The problem Alberti struggled with is how he could make a decent transition from the low aisles to the much higher central nave. He could not fall back for old examples from Antiquity. Alberti’s solution involved two large volutes (the volute on the right was only clad with marble in the nineteenth century) for a smooth transition of the aisles to the central part: the nave. This handy solution was later copied many times by architects. Furthermore, the family name can be read on the frieze directly below the pediment: IOHAN(N)ES ORICELLARIUS PAU(LI) F(ILIUS) AN(NO) SAL(UTIS) MCCCCLXX or Giovanni Rucellai son of Paolo in the blessed year 1470. The entablature is cropped above the columns and the corner pillars. The high frieze is the transition from the bottom part of the facade to the top. The triangular pediment is very similar to the one of the San Miniato al Monte.
Proportions in the facade of the Santa Maria Novella
Alberti stuck with his own (above) quoted words and with the symmetria of Vitruvius. The entire facade fits within one large square. In other words, we have a fixed proportion (module) used as the foundation for various parts of the facade. The bottom part of the facade is exactly half the square. The top centre part with the pediment is in turn exactly half the size of the bottom, so one-fourth of the entire facade. The ratio of the bottom part of the facade versus the top part is 1:2, which is called an octave in music theory. That same ratio, 1:2, appears in smaller units of the separate floors. For instance, the centre bay of the top floor (with the rose window) is a perfect square, the side of which being equal to half of the total width of the floor of the nave. The triangular pediment with the top-most entablature is exactly half the size of the top floor. The proportions of the entrance bay: height of the portal is 1.5 its width and the ratio width-height is thus 2-3, something called a fifth in music theory.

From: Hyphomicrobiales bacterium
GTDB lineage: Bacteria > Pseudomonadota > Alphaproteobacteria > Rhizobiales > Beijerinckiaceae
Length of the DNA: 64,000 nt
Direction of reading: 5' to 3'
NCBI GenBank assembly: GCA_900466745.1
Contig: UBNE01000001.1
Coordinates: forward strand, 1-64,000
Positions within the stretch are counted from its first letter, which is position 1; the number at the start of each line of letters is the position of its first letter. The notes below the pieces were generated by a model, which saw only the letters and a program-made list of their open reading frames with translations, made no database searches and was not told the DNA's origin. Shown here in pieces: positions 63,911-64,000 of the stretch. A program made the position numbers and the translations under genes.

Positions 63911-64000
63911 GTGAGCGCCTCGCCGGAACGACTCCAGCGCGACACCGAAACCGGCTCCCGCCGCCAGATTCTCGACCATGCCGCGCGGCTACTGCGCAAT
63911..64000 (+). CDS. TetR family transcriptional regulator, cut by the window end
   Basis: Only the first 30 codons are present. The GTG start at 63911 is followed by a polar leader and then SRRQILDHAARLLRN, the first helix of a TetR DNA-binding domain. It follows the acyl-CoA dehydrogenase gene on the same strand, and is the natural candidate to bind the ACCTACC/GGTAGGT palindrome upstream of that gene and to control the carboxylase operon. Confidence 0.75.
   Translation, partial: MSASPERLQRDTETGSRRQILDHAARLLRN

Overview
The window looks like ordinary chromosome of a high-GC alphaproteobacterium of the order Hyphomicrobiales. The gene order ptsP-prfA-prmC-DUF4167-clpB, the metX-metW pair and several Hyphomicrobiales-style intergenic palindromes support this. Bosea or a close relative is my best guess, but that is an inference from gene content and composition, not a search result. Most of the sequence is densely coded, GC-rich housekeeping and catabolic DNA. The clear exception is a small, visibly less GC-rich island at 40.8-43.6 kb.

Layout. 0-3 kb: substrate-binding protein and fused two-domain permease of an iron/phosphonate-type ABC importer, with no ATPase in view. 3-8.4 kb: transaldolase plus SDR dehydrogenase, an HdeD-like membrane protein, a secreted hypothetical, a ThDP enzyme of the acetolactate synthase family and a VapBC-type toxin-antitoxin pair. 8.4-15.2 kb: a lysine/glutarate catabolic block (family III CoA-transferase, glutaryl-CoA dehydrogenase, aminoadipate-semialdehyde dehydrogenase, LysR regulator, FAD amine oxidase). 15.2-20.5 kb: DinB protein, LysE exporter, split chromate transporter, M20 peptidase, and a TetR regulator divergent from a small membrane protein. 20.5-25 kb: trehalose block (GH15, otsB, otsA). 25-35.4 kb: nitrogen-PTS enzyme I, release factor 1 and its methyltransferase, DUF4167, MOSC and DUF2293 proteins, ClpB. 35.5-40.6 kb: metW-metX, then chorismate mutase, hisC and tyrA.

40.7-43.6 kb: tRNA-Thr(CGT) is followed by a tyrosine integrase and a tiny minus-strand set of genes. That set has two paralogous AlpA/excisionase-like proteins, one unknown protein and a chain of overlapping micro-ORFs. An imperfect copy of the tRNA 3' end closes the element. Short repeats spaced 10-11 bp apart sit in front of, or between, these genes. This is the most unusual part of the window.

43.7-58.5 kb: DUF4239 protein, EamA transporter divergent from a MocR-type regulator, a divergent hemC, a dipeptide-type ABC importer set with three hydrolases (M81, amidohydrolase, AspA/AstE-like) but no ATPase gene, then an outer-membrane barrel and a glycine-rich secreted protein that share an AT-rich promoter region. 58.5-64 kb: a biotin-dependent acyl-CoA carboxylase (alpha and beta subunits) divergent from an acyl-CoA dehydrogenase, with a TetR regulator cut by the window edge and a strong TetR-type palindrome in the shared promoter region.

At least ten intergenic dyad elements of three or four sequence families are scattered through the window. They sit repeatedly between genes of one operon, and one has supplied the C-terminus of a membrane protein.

|Youtube proportions facade (4.37 minutes)|
Finally, the dark square incrustations of the attic are one-third of the total height of the attic, so 1:3. The incrustation squares have a ratio of 2:1 versus the diameter of the column, another octave. The entire facade has these kinds of geometric patterns with continuous doubling or vice-versa, or a continuous halving of ratios.45 Alberti succeeded in creating a harmony between the gothic parts (avelli) and the Tuscan Roman parts (blind recesses with rounded arches) with his new additions. A successful effort to reconcile the old with the new. The result is something completely novel: a renaissance facade, that has stood as the prototype for many other facades for centuries.
The development of Palazzi in Florence: Davanzati, Medici-Riccardi, Strozzi and Rucella